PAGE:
Saturday, October 28, 2006

Browsing Safely On The Road

I recently went on two trips, a wedding and then a business trip, and both involved getting internet access at the hotel. The hotel we stayed at at the wedding had free wireless internet, which was completely unencrypted and definately visable from the other hotels grouped around it. The second hotel had strictly wired internet which required me to sign up. Neither of them really gave me a huge amount of confidence in them keeping my information safe. What does one do? If you have broadband and a dynamic DNS account (I suggest, I've used them for years without a problem), you have some options!

Remote Desktop

This is the easiest thing to set up. All you need is a broadband connection back home, a router, and a spare computer. If you don't want to spring for an extra Windows license for the machine, you can install Ubuntu Linux and use FreeNX to run a fully encrypted session through your home's internet connection. I prefer this solution over regular Windows XP Remote Desktop because it is faster, and there is less chance someone will hack your Linux box as opposed to a Windows XP machine sitting on the internet.

Tunneling via VPN

There are a couple of ways that people can tunnel their internet connection. The one that will give you the most control is a VPN. Both times I used OpenVPN to connect back home, and I did all my browsing via a remote Linux box. The tunnel kept everything encrypted just like a corporate VPN, and since I did everything through a remote computer's browser, there was no chance of my passwords being sniffed across the network. VPNing also does not restrict you to what is on a single machine. If you use iTunes or SlimServer to stream music across your network at home, you can access them just like you could if you were at home.

You can also have OpenVPN force all your traffic through the secure VPN connection. This way you do not have to set up a remote computer to do your surfing (in a normal non-tunneled VPN, all of your internet requests go through the ISP you are connected to, in this case the hotel). This is fine as long as you don't do any large downloads as that will quickly kill your VPN's bandwidth.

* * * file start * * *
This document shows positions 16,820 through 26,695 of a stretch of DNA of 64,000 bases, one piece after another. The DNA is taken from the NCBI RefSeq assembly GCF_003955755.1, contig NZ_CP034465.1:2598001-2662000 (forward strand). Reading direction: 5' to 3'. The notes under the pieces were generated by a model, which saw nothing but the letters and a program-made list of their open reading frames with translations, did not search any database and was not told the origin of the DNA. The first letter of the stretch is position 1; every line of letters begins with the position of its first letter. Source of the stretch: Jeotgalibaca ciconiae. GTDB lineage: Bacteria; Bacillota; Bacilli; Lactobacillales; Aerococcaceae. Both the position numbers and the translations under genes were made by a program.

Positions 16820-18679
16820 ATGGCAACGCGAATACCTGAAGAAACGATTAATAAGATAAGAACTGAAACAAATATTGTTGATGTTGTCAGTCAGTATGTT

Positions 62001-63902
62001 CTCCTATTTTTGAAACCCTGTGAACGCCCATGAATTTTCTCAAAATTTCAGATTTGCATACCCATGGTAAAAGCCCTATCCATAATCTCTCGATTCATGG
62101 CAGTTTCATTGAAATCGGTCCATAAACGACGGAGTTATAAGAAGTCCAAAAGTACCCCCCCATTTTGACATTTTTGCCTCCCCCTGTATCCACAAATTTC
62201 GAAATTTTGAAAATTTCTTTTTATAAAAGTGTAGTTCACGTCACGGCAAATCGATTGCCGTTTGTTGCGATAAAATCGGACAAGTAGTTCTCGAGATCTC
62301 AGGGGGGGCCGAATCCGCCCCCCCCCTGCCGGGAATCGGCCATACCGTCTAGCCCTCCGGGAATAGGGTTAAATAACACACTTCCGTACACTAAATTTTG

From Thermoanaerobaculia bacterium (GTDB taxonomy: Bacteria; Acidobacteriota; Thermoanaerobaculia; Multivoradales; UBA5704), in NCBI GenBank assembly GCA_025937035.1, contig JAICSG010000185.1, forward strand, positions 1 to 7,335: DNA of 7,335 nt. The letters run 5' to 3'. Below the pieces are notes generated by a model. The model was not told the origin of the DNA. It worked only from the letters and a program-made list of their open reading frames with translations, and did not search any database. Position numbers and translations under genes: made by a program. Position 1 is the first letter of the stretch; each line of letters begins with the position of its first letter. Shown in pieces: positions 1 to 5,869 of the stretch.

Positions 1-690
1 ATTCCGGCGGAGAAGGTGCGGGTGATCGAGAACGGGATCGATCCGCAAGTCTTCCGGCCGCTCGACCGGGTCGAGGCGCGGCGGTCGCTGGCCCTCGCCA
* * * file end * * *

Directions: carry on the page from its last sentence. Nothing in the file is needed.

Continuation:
To set this up, I recommend replacing your home router with an IPCop linux router and installing the Zerina OpenVPN plugin for it. This will set up a VPN server (and a much nicer router than what most $50-$100 routers are) in less than 30 minutes. For your clients, you can install the command-line OpenVPN client for Linux (Ubuntu/Debian users should be able to just do a 'sudo apt-get install openvpn' if you have the extra repos set up), and Windows users can use the OpenVPN GUI.

TOR + Privoxy

This is a good last-ditch effort if you don't have broadband at home or can't set up either of the above options. TOR (The Onion Router) is a software router that takes all of your traffic through other random TOR servers out on the net. What this does is find a single TOR server, sends the request to it, which finds another TOR server and sends the request through it, so on and so on until you reach your destination. Slow, yes, but it gets the job done.

Privoxy allows you to set up a SOCKS4/5 proxy to filter different programs through TOR. You can point your IM programs, browsers, or anything else that supports SOCKS proxies to your local Privoxy install, which then pushes it through TOR. Brilliant! This will not speed up a TOR connection at all, but it gives you a good measure of protection from packet sniffers.

Well, I hope that this helps those road warriors out there a bit. In this day and age, the tools to do identity theft are free and getting easier and easier to use. The above suggestions on keeping your information private should help keep you a bit safer when it comes to the internet.

No comments: